Have you ever wondered what model turntable the greats started on? Which turntable did they used to learn their craft? And did they stick with that turntable throughout their career or did they switch to something else once they became successful?
When it comes to the famous Detroit DJs like Kevin Saunderson, Derek May and Juan Atkins, it is easy enough to look up this information. You could probably find it on their Wikipedia pages. If you’re really curious, go check it out now and see what equipment they started with and what equipment they currently use.
Personally, I prefer to speculate. Not with the equipment they started on, of course, but with what they would use today. Let me rephrase that, I prefer to speculate on the type of equipment they would use if they were getting started today and if the digital music revolution had not happened. In other words, if turntable record players were still the only option for DJs.
Given those parameters, I believe they would’ve gone with an Audio Technica turntable. Really, it would be either that or a Technics, but the Technics turntables are too expensive for beginning DJs. That’s why I believe they would go with an Audio Technica.
As for the model, it would either be the AT-LP60 or the LP-120. I like to believe they would save up money and splurge on the 120. It is quite a bit more expensive, but is still priced as an entry-level turntable. For that extra money you just get so much more functionality than you would with the LP60. Let’s look at some of the things this turntable can do that the 60 can’t.
The AT-LP120 is reviewed on this page. You can see it is quite heavy, but it is very sturdy. This is important for DJs, because it gives you a solid base and the turntable doesn’t move while you are scratching. This turntable is also equipped with anti-vibration feet. As the name might suggest, they reduce vibrations which could impact the sound quality. The feet are also adjustable so you can have the turntable stand steady without wobbling.
It has an elliptical diamond stylus which tracks the record grooves better than most, reducing skipping. It also comes with mounting hardware and a stylus guard.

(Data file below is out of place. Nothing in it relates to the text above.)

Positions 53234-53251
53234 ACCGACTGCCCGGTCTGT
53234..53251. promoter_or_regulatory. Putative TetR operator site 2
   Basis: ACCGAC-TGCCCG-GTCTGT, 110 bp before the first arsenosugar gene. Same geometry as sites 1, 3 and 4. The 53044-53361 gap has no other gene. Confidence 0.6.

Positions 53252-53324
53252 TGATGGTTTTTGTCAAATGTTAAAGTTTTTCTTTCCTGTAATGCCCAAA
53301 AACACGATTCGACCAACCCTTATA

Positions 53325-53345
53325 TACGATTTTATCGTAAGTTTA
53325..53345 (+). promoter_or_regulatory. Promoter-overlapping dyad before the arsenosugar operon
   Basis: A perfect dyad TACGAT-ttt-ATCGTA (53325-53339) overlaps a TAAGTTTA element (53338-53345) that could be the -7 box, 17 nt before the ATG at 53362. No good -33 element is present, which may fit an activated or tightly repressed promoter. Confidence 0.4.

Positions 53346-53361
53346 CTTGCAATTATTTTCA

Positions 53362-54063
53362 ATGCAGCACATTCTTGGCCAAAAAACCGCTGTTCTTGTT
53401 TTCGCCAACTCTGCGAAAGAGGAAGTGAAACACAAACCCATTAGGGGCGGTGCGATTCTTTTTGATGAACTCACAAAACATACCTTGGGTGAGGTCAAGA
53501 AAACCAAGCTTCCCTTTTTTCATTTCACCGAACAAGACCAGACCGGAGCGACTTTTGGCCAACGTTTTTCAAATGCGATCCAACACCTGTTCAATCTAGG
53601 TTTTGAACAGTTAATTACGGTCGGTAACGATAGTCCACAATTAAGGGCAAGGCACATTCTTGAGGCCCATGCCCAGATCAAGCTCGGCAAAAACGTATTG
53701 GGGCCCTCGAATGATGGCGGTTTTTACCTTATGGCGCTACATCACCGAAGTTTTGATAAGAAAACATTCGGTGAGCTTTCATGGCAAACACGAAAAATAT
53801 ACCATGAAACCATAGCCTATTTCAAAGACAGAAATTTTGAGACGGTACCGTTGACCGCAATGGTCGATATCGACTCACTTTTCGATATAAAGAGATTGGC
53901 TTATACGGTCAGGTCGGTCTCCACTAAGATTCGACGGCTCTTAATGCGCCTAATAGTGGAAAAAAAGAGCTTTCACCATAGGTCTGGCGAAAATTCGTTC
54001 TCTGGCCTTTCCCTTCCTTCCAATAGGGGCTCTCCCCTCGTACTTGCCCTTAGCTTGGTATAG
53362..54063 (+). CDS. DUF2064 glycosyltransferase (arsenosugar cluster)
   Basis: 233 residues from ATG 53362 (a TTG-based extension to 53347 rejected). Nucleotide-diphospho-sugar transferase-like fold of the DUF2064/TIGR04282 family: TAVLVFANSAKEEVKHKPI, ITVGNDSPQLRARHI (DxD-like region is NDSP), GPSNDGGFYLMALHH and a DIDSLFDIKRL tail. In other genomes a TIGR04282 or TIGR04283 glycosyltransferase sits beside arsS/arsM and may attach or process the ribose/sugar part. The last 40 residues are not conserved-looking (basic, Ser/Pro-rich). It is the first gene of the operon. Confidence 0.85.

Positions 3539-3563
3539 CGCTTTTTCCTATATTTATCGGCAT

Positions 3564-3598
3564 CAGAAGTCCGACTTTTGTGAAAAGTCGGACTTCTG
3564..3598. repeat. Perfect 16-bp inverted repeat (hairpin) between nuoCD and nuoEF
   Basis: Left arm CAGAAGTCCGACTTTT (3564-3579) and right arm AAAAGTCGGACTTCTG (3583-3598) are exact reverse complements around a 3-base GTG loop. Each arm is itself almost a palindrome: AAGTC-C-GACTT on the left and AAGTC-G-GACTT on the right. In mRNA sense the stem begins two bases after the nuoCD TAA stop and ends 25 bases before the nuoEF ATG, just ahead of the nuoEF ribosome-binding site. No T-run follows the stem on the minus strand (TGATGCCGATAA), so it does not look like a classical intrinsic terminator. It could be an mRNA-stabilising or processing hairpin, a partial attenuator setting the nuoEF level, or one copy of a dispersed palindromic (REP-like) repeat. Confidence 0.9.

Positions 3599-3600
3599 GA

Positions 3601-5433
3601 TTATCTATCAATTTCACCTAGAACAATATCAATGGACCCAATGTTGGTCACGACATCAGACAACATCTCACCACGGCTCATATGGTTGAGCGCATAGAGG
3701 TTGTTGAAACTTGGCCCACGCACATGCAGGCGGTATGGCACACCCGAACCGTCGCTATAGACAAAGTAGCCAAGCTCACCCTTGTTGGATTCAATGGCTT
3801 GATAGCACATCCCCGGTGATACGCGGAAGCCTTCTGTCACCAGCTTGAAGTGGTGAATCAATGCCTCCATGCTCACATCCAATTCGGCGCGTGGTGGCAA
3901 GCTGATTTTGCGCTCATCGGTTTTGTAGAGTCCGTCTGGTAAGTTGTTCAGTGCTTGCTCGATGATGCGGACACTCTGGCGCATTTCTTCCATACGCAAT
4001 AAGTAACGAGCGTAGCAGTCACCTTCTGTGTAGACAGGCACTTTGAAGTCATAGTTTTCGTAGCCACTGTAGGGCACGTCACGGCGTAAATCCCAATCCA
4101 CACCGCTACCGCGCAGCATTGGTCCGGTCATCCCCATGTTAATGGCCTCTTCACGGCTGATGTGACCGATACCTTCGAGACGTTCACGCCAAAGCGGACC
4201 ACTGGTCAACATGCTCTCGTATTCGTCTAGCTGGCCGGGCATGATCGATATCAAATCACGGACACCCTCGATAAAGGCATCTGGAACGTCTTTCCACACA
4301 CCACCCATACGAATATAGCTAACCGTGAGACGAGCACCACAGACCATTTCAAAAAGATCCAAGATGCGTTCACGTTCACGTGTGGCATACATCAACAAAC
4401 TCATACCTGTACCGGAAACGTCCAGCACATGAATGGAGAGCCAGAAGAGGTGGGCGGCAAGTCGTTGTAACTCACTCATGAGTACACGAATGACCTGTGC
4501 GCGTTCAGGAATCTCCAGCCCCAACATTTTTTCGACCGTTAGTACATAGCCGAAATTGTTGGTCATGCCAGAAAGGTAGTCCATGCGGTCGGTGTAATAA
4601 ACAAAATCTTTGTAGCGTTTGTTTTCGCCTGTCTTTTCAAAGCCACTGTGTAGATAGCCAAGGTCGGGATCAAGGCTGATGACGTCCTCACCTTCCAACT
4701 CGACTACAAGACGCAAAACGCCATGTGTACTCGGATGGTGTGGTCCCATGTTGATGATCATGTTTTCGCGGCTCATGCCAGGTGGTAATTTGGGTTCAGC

Something that is very important for DJs is that it has forward and reverse play. It also has a popup stylus target light which makes it easier to cue records in low light. Variable pitch control and quartz speed lock are also incredibly important for Djs.
This record player can play both 7 and 12 inch vinyl records and it can play them at speeds of 33 1/3, 45 or 78 RPMs. It has a direct drive, high torque motor, not a belt drive motor. It plays at a consistent speed and is great for spinning. TheLP120 also comes with a switchable internal stereo phono preamplifier, so that you can plug it directly into components with a dedicated phono input.
The tone arm has a hydraulically damped lift control and a lockable rest. This ensures that it can play any record without wobbling or skipping. Also, a DC servomotor ensures a much more accurate rotation speed.
And finally, although we are assuming that we have not entered the digital area and all DJs are using turntables for this little exercise, I do still want to mention that this model comes with a USB port, so you can digitize your vinyl records.
This record player does not have any of the bells and whistles that many home record players feature. In other words, it has no Bluetooth, no built-in speakers and it doesn’t play other formats like cassette tapes or CDs. But when you’re a DJ you don’t want any of that. You want a turntable to do one thing and one thing only. All those other components make it bigger, they make it heavier and they make it more expensive.
I like to believe that this is the turntable the Detroit DJs would’ve used. Part of that may be because it’s the turntable I started with and I still use today. That’s right, I never upgraded to a Technics. I mostly spin digital music these days, with a controller, so I saw no need to upgrade.
I still occasionally use my Audio Technica turntable for nostalgia’s sake, but I rarely use it at gigs. I do miss it, but I can’t deny that the digital age has brought a lot of advantages and I take full advantage of them. I am not one of those people that longs for the old days, although I certainly do miss them at times.